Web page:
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dc.contributor.authorThatcher, Nick
dc.contributor.authorJames, Roger D
dc.contributor.authorSteward, William P
dc.contributor.authorBarber, Philip V
dc.contributor.authorFeinmann, D
dc.contributor.authorLawson, B A
dc.contributor.authorCarroll, K B
dc.date.accessioned2010-07-21T10:27:55Z
dc.date.available2010-07-21T10:27:55Z
dc.date.issued1985-09-15
dc.identifier.citationThree months' treatment with cyclophosphamide, VP-16-213 followed by methotrexate and thoracic radiotherapy for small cell lung cancer. 1985, 56 (6):1332-6 Canceren
dc.identifier.issn0008-543X
dc.identifier.pmid2992736
dc.identifier.urihttp://hdl.handle.net/10541/108035
dc.description.abstractOne hundred eleven patients with inoperable but limited-stage small cell lung cancer were treated with three courses of cyclophosphamide (1.5, 2.5, and 3.5 g/m2, respectively) and VP-16-213 followed by methotrexate and thoracic radiotherapy. The total duration of treatment was 3 months. Patients were included who had pleural effusions, contralateral neck nodes, and bone marrow infiltration. The complete response (CR) rate was 56%, the majority confirmed by repeat bronchoscopy, with an 81% overall response rate. The minimum follow-up was 14 months. Median survival for all 111 patients was 11 months and 14 months (1-34+) for complete responders; the median survival was also 11 months for the 91 patients with conventional limited-stage disease, although 15 of the 19 patients alive at 14 months or more were from this subpopulation. There was no significant difference in the survival of those CR patients whose response was confirmed bronchoscopically and patients whose CR was assessed only radiologically and clinically. Forty-four patients with leukopenia (less than 1000 cells/microliter) received intravenous antibiotics for malaise and suspected infection. Close monitoring between treatments and direct access of patients to the hospital was encouraged. The majority of patients improved symptomatically as assessed by Karnofsky and Respiratory scores. These results support the view that short but intensive treatment without long-term or maintenance chemotherapy is beneficial.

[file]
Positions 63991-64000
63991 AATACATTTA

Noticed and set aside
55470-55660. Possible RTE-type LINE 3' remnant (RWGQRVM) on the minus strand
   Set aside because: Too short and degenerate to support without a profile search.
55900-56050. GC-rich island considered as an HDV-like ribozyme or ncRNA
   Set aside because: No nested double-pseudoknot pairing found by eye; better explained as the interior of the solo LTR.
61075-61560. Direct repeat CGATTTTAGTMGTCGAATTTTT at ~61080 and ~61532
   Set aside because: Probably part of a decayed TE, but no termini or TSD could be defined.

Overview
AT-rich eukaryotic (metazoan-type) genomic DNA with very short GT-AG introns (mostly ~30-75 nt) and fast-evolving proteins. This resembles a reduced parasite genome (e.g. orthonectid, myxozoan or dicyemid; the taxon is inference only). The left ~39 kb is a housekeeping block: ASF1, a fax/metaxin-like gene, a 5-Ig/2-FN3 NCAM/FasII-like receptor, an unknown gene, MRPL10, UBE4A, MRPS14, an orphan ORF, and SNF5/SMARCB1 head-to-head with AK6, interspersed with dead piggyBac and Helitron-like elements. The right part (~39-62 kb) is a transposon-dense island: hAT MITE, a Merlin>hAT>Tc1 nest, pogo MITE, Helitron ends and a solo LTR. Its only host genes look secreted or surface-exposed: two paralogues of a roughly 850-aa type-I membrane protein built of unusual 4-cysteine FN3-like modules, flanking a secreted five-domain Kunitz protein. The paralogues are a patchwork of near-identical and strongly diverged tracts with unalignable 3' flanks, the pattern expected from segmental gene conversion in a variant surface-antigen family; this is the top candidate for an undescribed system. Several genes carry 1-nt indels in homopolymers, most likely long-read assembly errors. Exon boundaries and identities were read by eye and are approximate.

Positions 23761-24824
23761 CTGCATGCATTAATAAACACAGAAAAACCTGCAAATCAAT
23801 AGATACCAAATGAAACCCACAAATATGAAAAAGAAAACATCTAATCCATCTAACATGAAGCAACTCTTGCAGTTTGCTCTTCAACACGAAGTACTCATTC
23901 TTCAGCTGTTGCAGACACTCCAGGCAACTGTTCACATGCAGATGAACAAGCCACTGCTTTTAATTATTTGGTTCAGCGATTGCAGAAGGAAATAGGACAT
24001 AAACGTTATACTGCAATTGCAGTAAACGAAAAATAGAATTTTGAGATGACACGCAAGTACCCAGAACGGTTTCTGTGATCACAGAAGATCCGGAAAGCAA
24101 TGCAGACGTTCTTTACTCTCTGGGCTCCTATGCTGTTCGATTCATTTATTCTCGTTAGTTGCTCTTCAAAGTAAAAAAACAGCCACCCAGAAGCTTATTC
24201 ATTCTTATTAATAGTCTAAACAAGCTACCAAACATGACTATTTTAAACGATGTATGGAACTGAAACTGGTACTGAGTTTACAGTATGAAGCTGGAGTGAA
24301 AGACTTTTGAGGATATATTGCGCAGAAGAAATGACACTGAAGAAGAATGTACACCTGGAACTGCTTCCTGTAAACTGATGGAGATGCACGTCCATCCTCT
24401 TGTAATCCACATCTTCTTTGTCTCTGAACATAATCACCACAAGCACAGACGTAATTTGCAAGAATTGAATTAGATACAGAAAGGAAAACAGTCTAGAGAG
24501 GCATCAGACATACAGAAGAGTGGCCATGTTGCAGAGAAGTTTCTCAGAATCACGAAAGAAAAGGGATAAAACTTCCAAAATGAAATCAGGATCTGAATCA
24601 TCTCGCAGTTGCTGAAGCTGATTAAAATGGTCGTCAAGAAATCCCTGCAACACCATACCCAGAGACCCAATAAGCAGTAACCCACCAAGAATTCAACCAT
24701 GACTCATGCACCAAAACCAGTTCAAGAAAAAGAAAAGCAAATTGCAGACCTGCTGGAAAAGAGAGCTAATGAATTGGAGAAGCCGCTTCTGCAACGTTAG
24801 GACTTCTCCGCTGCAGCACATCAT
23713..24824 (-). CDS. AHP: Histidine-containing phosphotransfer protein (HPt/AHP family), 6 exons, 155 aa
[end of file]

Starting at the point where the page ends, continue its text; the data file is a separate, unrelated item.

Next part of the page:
dc.language.isoenen
dc.subjectLung Canceren
dc.subject.meshAdult
dc.subject.meshAged
dc.subject.meshAntineoplastic Combined Chemotherapy Protocols
dc.subject.meshCarcinoma, Small Cell
dc.subject.meshCombined Modality Therapy
dc.subject.meshCyclophosphamide
dc.subject.meshEtoposide
dc.subject.meshFemale
dc.subject.meshFollow-Up Studies
dc.subject.meshHumans
dc.subject.meshLeukopenia
dc.subject.meshLung Neoplasms
dc.subject.meshMale
dc.subject.meshMethotrexate
dc.subject.meshMiddle Aged
dc.titleThree months' treatment with cyclophosphamide, VP-16-213 followed by methotrexate and thoracic radiotherapy for small cell lung cancer.en
dc.typeArticleen
dc.contributor.departmentCancer Research Campaign Department of Medical Oncology; Department of Radiotherapy, Christie.en
dc.identifier.journalCanceren
html.description.abstractOne hundred eleven patients with inoperable but limited-stage small cell lung cancer were treated with three courses of cyclophosphamide (1.5, 2.5, and 3.5 g/m2, respectively) and VP-16-213 followed by methotrexate and thoracic radiotherapy. The total duration of treatment was 3 months. Patients were included who had pleural effusions, contralateral neck nodes, and bone marrow infiltration. The complete response (CR) rate was 56%, the majority confirmed by repeat bronchoscopy, with an 81% overall response rate. The minimum follow-up was 14 months. Median survival for all 111 patients was 11 months and 14 months (1-34+) for complete responders; the median survival was also 11 months for the 91 patients with conventional limited-stage disease, although 15 of the 19 patients alive at 14 months or more were from this subpopulation. There was no significant difference in the survival of those CR patients whose response was confirmed bronchoscopically and patients whose CR was assessed only radiologically and clinically. Forty-four patients with leukopenia (less than 1000 cells/microliter) received intravenous antibiotics for malaise and suspected infection. Close monitoring between treatments and direct access of patients to the hospital was encouraged. The majority of patients improved symptomatically as assessed by Karnofsky and Respiratory scores. These results support the view that short but intensive treatment without long-term or maintenance chemotherapy is beneficial.


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